Question 12.
Zubeda made an electric circuit using a cell holder shown in the given figure, a switch and a bulb. When she put the switch in the ‘ON’ position, the bulb did not glow. Help Zubeda in identifying the possible defects in the circuit.

The cells should be connected properly. The positive terminal of one cell should be in series with the negative terminal of the other cell. The switch should be closed properly and a bulb which is fused should not be used. Then, the bulb will certainly glow.

Question 13.
In the circuit shown in the figure given below

a. Would any of the bulbs glow when the switch is in the ‘OFF’ position?
b. What will be the order in which the bulbs A, B and C will glow when the switch is moved to the ‘ON’ position?
a. No, when the switch is in ‘OFF’ position, the current does not flow through the circuit. Hence, none of the bulbs will glow,
b. Bulbs will glow simultaneously. When the switch is moved to the ‘ON’ position, then all the bulbs will glow at once. This is because they all are connected to the same battery and switch.

NCERT Extended Learning Activities and Projects

Question 1.
Set up the circuit shown in fig 14.17 (of NCERT textbook) again. Move the key to ‘ON’ position and watch carefully in which direction the compass needle gets deflected. Switch ‘OFF’ the current. Now keeping rest of the circuit intact, reverse the connections at the terminals of the cell. Again switch ‘ON’ the current. Note the direction in which the needle gets deflected. Think of an explanation.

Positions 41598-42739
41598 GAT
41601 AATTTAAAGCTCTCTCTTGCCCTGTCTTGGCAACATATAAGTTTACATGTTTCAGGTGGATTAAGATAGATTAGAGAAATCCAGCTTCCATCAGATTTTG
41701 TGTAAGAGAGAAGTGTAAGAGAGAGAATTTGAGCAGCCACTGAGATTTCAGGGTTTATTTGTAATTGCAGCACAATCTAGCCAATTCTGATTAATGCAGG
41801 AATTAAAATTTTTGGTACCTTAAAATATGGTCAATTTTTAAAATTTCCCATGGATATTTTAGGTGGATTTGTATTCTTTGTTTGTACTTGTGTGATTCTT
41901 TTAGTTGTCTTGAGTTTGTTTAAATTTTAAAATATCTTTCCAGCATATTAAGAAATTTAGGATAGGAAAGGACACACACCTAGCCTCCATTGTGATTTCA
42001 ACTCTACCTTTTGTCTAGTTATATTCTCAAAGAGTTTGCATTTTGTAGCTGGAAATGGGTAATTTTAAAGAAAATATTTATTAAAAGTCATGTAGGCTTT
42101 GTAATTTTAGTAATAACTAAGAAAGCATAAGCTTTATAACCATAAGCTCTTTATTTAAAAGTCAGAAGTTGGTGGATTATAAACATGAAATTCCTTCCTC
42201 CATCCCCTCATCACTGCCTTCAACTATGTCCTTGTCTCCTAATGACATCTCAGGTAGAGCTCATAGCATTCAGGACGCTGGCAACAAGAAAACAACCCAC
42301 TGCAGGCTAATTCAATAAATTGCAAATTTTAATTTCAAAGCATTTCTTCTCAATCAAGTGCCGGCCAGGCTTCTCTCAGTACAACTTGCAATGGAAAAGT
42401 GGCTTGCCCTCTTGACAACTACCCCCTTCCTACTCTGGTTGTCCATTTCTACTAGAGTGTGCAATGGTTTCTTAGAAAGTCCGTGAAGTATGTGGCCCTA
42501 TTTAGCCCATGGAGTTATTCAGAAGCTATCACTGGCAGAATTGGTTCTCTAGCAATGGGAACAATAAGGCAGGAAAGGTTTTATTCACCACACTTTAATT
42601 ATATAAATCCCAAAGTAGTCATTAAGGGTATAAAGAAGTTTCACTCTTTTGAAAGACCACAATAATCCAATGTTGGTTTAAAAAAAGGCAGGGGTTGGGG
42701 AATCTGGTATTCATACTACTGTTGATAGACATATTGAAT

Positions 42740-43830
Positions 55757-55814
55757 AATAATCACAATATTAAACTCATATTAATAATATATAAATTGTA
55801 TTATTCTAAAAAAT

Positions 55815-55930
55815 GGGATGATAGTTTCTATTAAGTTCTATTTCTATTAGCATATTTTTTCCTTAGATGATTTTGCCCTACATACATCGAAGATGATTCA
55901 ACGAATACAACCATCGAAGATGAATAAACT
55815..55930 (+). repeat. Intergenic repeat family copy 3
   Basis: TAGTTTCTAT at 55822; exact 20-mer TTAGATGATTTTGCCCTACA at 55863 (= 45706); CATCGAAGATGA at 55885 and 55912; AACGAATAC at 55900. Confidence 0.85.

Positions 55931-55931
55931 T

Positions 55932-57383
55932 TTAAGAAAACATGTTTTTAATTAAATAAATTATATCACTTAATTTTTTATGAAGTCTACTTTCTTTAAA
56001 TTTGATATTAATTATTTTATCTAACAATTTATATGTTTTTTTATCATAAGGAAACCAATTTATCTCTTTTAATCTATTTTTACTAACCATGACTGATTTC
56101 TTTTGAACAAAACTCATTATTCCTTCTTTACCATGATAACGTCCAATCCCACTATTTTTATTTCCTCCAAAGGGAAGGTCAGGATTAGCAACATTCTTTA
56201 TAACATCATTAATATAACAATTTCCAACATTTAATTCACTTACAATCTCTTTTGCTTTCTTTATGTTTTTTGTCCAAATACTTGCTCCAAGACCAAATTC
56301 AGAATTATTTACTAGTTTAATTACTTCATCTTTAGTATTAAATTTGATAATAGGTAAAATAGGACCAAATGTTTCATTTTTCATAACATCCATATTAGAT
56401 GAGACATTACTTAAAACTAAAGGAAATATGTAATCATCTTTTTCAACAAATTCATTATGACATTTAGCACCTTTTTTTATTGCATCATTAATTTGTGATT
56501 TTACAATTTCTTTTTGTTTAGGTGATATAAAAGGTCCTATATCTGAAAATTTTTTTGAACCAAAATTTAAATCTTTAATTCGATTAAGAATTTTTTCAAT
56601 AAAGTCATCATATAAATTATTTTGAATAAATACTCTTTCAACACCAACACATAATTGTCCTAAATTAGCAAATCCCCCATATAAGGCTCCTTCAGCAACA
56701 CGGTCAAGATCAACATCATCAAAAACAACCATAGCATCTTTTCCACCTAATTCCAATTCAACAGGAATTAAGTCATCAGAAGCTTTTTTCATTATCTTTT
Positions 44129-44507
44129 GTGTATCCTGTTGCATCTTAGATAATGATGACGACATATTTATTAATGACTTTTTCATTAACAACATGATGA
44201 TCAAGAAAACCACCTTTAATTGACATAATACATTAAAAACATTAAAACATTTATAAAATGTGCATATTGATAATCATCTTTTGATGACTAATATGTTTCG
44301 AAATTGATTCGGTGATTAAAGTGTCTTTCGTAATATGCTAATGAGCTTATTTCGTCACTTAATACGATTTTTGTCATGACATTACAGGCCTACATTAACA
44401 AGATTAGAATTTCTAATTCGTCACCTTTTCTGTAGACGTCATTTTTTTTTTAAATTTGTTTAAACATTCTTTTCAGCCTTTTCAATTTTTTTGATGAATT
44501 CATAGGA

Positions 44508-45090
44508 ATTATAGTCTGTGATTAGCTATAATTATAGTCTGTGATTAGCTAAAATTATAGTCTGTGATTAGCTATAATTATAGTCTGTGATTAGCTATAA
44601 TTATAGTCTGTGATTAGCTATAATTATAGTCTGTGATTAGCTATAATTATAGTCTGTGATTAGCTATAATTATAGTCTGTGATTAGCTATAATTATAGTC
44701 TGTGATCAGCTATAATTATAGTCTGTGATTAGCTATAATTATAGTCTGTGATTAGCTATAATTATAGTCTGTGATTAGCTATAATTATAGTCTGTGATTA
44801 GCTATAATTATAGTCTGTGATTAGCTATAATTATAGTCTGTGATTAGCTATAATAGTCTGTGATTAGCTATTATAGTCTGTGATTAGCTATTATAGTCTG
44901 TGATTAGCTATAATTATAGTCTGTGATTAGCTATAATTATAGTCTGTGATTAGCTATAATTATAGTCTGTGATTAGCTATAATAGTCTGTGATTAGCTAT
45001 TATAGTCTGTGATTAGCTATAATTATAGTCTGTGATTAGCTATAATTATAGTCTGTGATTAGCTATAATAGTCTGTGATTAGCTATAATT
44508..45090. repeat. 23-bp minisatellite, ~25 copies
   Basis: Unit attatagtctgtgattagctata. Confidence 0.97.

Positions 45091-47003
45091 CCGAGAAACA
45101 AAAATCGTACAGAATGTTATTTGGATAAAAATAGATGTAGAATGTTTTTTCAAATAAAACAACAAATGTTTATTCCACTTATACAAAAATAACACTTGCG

Hint:
The direction of magnetic poles get reversed in a conductor, when the direction of current is reversed. Hence, the needle will show deflection in opposite direction in the second case.

Question 2.
Make four electromagnets with 20, 40, 60 and 80 turns. Connect them one by one to a battery of 2 cells. Bring the electromagnet near a box of pins. Count the number of pins attracted by it. Compare the strengths of the electromagnets.
Hint:
The electromagnet with 80 turns will attract the maximum number of pins, followed by that of 60 turns, then 40 turns and finally 20 turns which will attract the least number of pins. This is because the strength of an electromagnet increases by increasing the number of turns in the coil.

Question 3.
Using an electromagnet, you can make a working model of a railway signal as shown in figure given below.

Hint:
To make a model railway signal, you will need an iron nail, a thread, two pieces of plywood, a paper clip, a battery, a pencil and a length of copper wire. Fix the two pieces of plywood to each other. They . should be perpendicular to each other. Tie the nail through the thread and fix the thread to the vertical plyboard. Take a card and cut out a signal arm and fix it to the upper end of the jaw with the help of paper clip. Next, take the pencil and wind some copper wire around it, making a hollow coil. There should be extra copper wire at both the ends. Place the coil on the horizontal plywood and connect it to the battery. Insert an iron nail inside the coil loosely. Taking another drawing pin and a paper clip, create a circuit. When you complete the circuit, the nail will be attracted inwards into the coil. This is because it creates a magnetic field. You will find the signal arm moving up and down lifting the signal.

Question 4.
Visit an electric shop. Request a mechanic to show you the various types of fuses and MCB and to explain how they work.
Hint:
Do it yourself.

Activity 1

Objective: To demonstrate the heating effect of electric current.
Materials Required: Electric cell (1.5 volts), small torch bulb, switch, connecting wires with the insulation removed from its ends and adhesive tape.